The British Broadcasting Corporation (BBC) is a semi-autonomous public service broadcaster in the United Kingdom providing television and radio programmes. It is funded by an annual television licence fee charged to all British households, companies and organisations using the service. The fee is set annually by the British Government and agreed by Parliament. With more than 23,000 staff globally, it is the world's largest broadcaster. Founded in October 1922, it was initially privately owned but became a non-commercial entity in 1927. Its first transmission as the BBC went out in 1934, and an expanded service (now named the BBC Television Service) started from Alexandra Palace in 1936. It is governed by the BBC Trust and operates under a Royal Charter.

BBC showed 'basic' failings in abuse story

PUBLISHED : Wednesday, 14 November, 2012, 12:00am
UPDATED : Wednesday, 14 November, 2012, 3:52am

The BBC showed "basic" journalistic failures in a news report in which it wrongly accused a senior politician of child abuse, an internal investigation has found.

The findings were announced after the BBC's acting director-general, Tim Davie, pledged to "get a grip" of the deepening crisis at the world's largest publicly-funded broadcaster as two more top news executives stood aside.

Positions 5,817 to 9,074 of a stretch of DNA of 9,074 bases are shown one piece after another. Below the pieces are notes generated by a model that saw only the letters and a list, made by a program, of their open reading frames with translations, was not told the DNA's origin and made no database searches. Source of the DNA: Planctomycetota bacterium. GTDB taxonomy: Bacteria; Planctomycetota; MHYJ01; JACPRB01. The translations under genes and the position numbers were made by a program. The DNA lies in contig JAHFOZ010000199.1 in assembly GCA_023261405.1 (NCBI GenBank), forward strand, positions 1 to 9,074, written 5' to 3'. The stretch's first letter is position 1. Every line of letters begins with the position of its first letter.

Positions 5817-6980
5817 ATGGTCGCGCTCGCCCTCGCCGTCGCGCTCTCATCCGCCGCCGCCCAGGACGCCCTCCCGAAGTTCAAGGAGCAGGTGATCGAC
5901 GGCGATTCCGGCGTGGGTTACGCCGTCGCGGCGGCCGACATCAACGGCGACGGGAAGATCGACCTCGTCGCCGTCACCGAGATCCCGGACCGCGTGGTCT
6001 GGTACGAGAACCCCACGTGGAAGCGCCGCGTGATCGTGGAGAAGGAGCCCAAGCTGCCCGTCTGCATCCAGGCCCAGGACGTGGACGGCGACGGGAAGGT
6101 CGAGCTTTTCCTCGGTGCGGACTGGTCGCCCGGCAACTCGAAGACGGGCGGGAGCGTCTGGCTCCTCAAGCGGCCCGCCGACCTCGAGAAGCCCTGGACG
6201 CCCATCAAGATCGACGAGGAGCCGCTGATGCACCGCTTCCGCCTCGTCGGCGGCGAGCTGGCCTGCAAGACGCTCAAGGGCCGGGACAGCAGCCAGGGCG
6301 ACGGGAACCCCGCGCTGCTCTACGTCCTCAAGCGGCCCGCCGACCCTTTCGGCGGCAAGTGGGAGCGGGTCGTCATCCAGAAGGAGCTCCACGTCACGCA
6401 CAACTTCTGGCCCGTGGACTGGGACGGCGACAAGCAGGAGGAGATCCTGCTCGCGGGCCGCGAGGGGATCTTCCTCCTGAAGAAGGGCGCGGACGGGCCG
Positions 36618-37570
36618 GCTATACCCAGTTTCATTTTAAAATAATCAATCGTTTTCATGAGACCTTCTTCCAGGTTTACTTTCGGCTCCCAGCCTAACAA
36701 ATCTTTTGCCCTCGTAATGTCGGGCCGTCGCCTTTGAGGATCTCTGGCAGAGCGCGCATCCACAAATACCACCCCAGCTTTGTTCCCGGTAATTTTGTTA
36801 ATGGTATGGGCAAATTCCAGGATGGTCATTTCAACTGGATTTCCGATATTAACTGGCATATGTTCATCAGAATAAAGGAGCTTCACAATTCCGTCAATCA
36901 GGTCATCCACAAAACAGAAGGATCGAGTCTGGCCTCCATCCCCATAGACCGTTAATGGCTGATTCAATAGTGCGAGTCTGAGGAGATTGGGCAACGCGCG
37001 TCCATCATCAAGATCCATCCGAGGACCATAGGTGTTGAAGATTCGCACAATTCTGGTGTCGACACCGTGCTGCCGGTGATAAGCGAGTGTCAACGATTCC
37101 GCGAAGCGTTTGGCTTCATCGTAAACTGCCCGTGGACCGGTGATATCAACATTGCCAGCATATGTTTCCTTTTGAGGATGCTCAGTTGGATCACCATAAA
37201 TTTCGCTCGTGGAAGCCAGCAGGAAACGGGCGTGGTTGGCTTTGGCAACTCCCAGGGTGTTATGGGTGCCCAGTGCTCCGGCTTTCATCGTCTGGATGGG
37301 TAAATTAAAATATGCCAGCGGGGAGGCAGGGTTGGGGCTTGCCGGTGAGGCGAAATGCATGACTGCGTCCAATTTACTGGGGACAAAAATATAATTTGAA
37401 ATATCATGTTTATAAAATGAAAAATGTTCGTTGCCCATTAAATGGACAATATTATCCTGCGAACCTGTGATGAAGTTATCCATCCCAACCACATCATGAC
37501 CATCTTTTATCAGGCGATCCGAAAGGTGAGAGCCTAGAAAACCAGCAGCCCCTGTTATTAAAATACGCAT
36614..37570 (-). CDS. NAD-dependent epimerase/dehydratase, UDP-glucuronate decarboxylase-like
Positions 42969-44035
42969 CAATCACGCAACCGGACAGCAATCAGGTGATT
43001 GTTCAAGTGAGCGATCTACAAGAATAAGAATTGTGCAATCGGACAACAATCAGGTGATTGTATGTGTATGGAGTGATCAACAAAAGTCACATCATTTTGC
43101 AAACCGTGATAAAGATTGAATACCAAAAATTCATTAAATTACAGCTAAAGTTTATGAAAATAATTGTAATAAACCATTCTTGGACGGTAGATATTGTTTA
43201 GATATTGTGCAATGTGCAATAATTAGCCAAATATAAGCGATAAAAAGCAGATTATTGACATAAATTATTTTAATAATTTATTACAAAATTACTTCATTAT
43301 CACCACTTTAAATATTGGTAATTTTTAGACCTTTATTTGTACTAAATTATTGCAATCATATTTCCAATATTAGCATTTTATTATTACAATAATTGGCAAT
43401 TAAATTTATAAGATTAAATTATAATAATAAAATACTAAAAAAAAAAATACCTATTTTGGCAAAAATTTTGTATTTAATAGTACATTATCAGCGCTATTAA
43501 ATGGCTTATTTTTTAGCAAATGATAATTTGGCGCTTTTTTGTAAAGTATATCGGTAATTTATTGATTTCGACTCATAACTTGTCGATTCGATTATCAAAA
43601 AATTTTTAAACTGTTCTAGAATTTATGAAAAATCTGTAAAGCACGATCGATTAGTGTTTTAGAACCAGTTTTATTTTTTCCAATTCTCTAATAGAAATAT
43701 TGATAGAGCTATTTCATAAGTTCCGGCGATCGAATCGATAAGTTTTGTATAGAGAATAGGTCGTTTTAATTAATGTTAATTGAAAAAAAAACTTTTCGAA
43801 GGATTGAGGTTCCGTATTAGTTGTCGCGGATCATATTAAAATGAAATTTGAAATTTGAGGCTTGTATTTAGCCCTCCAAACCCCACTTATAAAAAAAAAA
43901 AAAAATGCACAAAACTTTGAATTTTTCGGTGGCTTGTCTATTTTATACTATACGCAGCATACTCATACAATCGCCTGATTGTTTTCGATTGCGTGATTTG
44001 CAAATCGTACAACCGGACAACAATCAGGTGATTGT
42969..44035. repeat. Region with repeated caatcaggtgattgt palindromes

The investigation into the allegations that a former Conservative party treasurer, Alistair McAlpine, had abused children at a home in Wales in the 1970s found there had been a failure to complete "basic journalistic checks".

The report by the BBC's Scotland director, Ken MacQuarrie, found that journalists on the flagship Newsnight programme which broadcast the claims had failed to show the politician's accuser a photograph of McAlpine.

These failings were "unacceptable", MacQuarrie said.

He also highlighted confusion about who had the ultimate responsibility for "final editorial sign-off" on the story, which the BBC had to retract after it was shown.

Newsnight's editorial management structure had been "seriously weakened" because the editor had stepped aside over the decision last year to shelve a story about star BBC presenter Jimmy Savile's sexual abuse of children. George Entwistle stepped down as the BBC's director-general on Saturday after the botched Newsnight report and the BBC's response to the Savile scandal.

On Monday, head of news Helen Boaden and her deputy, Stephen Mitchell, were asked to stand aside pending an internal review into the way that the claims against Savile were handled by Newsnight.

Davie, handed control of the BBC after just seven years at the organisation, said his job was to restore leadership following Entwistle's sudden resignation.

London mayor Boris Johnson called for the "wholesale massacre of everybody involved - professionally speaking".

He told ITV1's The Agenda programme that there had been "an absolutely catastrophic breakdown of journalistic standards" at Newsnight.


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